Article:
One of the most amazing parting shots of the planet Pluto, backlit by our distant Sun. Taken by the New Horizons probe as it rushed away from the planet in 2015. Look closely and Plutonian mountains can be seen casting long shadows through the hazy blue atmosphere.
As of now Pluto is the only trans-Neptunian object with a known atmosphere.
I hope you enjoy this short video about the planet Mercury, which you can currently see during late evening, low on the NW horizon. Mercury is also approaching its maximum evening elongation on the 17th May.
Joining me once again is Steve Owens, astronomer at Glasgow Science Centre and author of Stargazing For Dummies.
In this video podcast we discuss:
1. Tips for observing Mercury safely.
2. Mercury’s phases.
3. The surface geology of Mercury and how this reveals tantalising hints about its history and formation.
Have you noticed the dazzling red star high in the East during late evening? That’s the planet Mars and it’s now nearing opposition on October 13th, offering some of the best naked eye and telescopic views possible.
Opposition is when Mars and Earth reach their closest approach to each other with respect to their independent orbits around the Sun. For Mars and Earth, this happens every 2 years and 2 months.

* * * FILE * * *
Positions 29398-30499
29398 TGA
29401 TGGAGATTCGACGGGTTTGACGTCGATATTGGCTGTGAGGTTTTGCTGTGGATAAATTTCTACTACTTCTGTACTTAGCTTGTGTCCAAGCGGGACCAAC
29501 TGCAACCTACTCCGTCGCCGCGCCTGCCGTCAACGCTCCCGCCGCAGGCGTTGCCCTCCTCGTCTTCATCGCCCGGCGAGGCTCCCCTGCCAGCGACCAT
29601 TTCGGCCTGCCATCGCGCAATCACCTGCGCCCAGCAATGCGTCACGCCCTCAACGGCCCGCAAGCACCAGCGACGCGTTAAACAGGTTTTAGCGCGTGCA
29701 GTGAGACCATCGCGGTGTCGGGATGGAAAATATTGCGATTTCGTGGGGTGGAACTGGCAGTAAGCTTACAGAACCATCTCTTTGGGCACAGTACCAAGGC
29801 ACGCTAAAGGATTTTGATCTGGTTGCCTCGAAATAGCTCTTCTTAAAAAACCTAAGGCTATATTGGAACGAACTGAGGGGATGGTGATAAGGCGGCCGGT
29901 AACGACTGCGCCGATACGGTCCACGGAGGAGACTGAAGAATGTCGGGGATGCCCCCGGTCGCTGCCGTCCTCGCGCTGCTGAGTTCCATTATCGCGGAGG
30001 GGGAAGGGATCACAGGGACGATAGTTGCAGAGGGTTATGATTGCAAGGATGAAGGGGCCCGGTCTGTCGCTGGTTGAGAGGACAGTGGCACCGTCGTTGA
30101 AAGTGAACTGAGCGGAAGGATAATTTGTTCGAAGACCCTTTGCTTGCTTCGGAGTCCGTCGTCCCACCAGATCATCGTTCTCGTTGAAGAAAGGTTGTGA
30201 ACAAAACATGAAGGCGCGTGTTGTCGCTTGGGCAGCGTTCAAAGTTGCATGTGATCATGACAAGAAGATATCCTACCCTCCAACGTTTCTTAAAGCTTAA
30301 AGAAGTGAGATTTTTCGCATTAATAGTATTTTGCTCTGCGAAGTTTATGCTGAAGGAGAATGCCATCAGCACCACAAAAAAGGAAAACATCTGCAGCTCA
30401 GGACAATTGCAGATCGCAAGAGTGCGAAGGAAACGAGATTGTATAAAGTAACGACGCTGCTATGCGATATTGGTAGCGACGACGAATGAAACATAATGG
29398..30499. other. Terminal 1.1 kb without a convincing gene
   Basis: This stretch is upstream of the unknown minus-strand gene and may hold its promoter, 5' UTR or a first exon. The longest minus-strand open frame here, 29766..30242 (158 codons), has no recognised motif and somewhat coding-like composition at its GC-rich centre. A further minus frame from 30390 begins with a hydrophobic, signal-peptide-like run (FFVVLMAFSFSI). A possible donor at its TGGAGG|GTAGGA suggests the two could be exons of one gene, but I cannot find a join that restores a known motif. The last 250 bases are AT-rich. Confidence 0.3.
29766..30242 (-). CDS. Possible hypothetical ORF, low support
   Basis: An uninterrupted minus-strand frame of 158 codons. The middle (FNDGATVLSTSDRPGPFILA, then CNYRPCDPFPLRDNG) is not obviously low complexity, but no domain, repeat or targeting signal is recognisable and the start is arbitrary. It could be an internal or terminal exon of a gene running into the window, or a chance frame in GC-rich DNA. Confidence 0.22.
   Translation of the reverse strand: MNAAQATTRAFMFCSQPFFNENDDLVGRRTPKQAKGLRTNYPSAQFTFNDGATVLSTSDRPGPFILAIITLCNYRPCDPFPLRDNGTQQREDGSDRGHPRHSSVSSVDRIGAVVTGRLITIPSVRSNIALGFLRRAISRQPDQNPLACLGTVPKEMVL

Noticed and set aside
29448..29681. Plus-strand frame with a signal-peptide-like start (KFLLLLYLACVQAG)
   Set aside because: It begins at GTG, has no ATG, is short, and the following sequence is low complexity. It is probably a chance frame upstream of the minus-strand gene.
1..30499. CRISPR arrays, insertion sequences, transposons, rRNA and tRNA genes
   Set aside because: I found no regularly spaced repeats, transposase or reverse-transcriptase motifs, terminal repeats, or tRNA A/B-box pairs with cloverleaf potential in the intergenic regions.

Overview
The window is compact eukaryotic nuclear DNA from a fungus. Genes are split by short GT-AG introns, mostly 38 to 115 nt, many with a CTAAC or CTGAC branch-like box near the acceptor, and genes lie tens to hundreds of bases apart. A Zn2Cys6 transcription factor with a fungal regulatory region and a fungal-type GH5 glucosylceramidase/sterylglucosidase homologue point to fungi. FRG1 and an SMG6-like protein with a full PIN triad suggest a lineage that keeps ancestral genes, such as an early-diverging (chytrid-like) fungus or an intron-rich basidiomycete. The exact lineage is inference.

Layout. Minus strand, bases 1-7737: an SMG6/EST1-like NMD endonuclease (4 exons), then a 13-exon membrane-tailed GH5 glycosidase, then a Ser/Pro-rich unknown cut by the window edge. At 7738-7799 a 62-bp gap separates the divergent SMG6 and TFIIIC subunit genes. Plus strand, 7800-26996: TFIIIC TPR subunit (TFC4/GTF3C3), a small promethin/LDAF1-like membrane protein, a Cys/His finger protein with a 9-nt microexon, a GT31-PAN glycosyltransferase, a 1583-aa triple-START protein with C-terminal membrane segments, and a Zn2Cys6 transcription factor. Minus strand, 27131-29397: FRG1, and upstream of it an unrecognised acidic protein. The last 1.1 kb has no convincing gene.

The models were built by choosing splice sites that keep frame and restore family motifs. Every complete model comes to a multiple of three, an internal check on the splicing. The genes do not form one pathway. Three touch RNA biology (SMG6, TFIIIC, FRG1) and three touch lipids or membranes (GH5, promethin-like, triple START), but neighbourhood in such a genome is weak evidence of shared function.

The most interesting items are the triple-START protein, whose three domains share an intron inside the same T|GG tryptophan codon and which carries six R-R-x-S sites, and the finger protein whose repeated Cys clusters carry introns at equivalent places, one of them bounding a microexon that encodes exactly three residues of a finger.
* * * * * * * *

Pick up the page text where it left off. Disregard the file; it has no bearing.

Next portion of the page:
With the planet’s relatively high altitude and closeness around opposition, current views of the planet even with moderately powerful telescopes should be striking, perhaps revealing dim surface features and polar caps.
These images from Instagram’s @nightskyflying show the dramatic size and clarity change of Mars over a period of many months. If you don’t have a telescope it’s still worth looking up to appreciate the brightness of Mars as a naked eye planet at the moment.
All eyes are now on planet Venus, our bright morning and evening star.
In the 1950s Venus was one of the most dreamed of and speculated about planets in the solar system. Science fiction portrayed it as a swampy planet covered in rain forests and abundant with strange alien life. Then, after the Soviet Venera missions discovered the hellish conditions on the surface, interest waned somewhat and attention shifted to Mars.
With recent discoveries of Phosphine gas in the planet’s atmosphere, Venus looks set to recapture all of its human wonder and fascination.
Venus has always had the potential to harbour life high in its atmosphere. While its surface is baking hot with crushing pressures, its upper atmosphere is a relatively warm and clement environment.
So far we can’t imagine a natural process which could produce such high concentrations of phosphine gas in the Venus atmosphere but that doesn’t mean there isn’t an explanation that precludes life. Meanwhile we are left to speculate about the many possibilities, including the most tantalising of all, that some form of ancient anaerobic microbial life exists, or has existed, within Venus’s upper atmosphere.